17 arrests part of bigger plot: investigators
'The state exploited their rage?: defence
Saturday, June 02, 2007
The 17 suspects arrested in Toronto one year ago today for allegedly belonging to an al- Qaeda-inspired terrorist cell were part of a larger group of almost 50 that were under investigation, sources say.
A year after the RCMP led Canada's largest counter-terrorism bust since the 9/11 attacks, the National Post has learned that almost two-thirds of the suspects probed during the investigation were not charged.
They include those who were believed to have trained overseas and provided supplies to the group but who were not among the 12 adults and five youths arrested under the Anti-Terrorism Act on June 2, 2006.
The fate of the suspects who were targeted, but not charged, is not known.
The RCMP's top counter-terrorism officer said in an interview this week that while the investigation into the 17 has concluded, police continue to examine their associates.
"We're still watching the periphery of the file, if you will, and where all the associations go," said Assistant Commissioner Mike McDonell, adding the probe would continue "until we're 100 per cent satisfied."
Asked what had happened to the two-thirds of suspects not charged, he said: "That would be part of the continuing investigation. ? Some would be written off, some wouldn't. You just keep going. ? You require enough evidence to get them before a court. There has to be a reasonable expectation of conviction or we don't arrest them.
"It's no different than any other criminal organization. If you look at the hang-arounds with bikers, if you look at people that supply outlaw motorcycle gangs with the material that they require, knowing full well that they're going to be used for a criminal offence, it's not a bad idea to keep an eye on them."
Intelligence expert Martin Rudner said terrorists are usually surrounded by a circle of supporters who help with recruitment, training, finance, arms acquisition, documents fraud, logistics, safe houses, espionage, planning and reconnaissance. "Terrorist organizations, and indeed terrorist activities, involve an array of people and processes other than just the attackers," said Prof. Rudner, director of the Canadian Centre of Intelligence and Security Studies.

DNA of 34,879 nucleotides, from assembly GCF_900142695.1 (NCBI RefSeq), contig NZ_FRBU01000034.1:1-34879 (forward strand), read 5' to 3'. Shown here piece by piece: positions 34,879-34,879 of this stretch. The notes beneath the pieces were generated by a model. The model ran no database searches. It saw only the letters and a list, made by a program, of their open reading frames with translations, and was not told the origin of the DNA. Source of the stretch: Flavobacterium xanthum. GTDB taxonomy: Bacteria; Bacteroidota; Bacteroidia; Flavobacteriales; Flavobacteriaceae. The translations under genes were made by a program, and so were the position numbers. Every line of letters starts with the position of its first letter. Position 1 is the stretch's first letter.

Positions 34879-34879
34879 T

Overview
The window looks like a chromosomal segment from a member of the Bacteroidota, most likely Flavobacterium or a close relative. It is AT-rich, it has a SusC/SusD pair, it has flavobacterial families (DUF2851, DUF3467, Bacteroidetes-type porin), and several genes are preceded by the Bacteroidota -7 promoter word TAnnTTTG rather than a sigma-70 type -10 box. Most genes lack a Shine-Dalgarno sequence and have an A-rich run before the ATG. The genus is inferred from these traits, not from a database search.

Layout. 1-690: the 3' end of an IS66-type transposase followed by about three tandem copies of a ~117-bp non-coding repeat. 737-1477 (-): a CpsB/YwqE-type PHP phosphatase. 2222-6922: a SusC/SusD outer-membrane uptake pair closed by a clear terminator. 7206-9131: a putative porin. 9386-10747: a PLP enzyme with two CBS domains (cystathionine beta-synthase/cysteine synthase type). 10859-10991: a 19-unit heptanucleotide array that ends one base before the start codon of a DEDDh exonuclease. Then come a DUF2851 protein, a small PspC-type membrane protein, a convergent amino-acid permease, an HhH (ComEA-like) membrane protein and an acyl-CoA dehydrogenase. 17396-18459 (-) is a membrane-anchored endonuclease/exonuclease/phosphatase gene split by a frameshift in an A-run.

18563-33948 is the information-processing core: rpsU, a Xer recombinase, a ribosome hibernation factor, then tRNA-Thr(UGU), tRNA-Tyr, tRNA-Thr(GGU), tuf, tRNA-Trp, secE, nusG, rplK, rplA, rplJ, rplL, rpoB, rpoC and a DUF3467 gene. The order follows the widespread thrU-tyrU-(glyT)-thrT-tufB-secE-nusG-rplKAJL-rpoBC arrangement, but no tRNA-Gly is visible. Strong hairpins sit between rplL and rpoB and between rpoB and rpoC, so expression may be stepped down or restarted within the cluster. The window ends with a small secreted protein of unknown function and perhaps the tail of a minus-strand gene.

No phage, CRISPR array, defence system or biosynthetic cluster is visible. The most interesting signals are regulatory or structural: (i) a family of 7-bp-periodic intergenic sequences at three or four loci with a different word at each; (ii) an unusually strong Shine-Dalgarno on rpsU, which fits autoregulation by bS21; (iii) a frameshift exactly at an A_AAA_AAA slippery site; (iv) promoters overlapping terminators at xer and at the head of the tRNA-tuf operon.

But defence lawyers accused police of over-reaching out of fear they will be accused of not doing enough should a terrorist attack occur.
"The question becomes: the net that they cast, did they cast it too broadly?" said lawyer Michael Moon, who represents Steven Chand, one of the accused.
The language in the Anti-Terrorism Act is so broad that it allows police to arrest anyone they want, he said. "A lot of the guys in this case are really guilty of nothing more than saying the wrong thing at the wrong age."
Edward Sapiano, the lawyer for accused Yasin Mohamed, said the suspects were youths with "vague notions of injustice" who were approached by police agents to participate in jihad. "The state exploited their rage."
The so-called Toronto 17 are accused of plotting to explode truck bombs in downtown Toronto and take hostages on Parliament Hill until the government agreed to withdraw its troops from Afghanistan.
But a de-classified version of a Canadian intelligence report, released this week under the Access to Information Act, says that ending the fighting in Afghanistan will not eliminate the current terrorist threat.
"While a resolution of the conflicts in Afghanistan and Iraq could decrease support for jihad and remove what is currently a key component for radicalization and recruitment, this will not remove the threat," it says. p>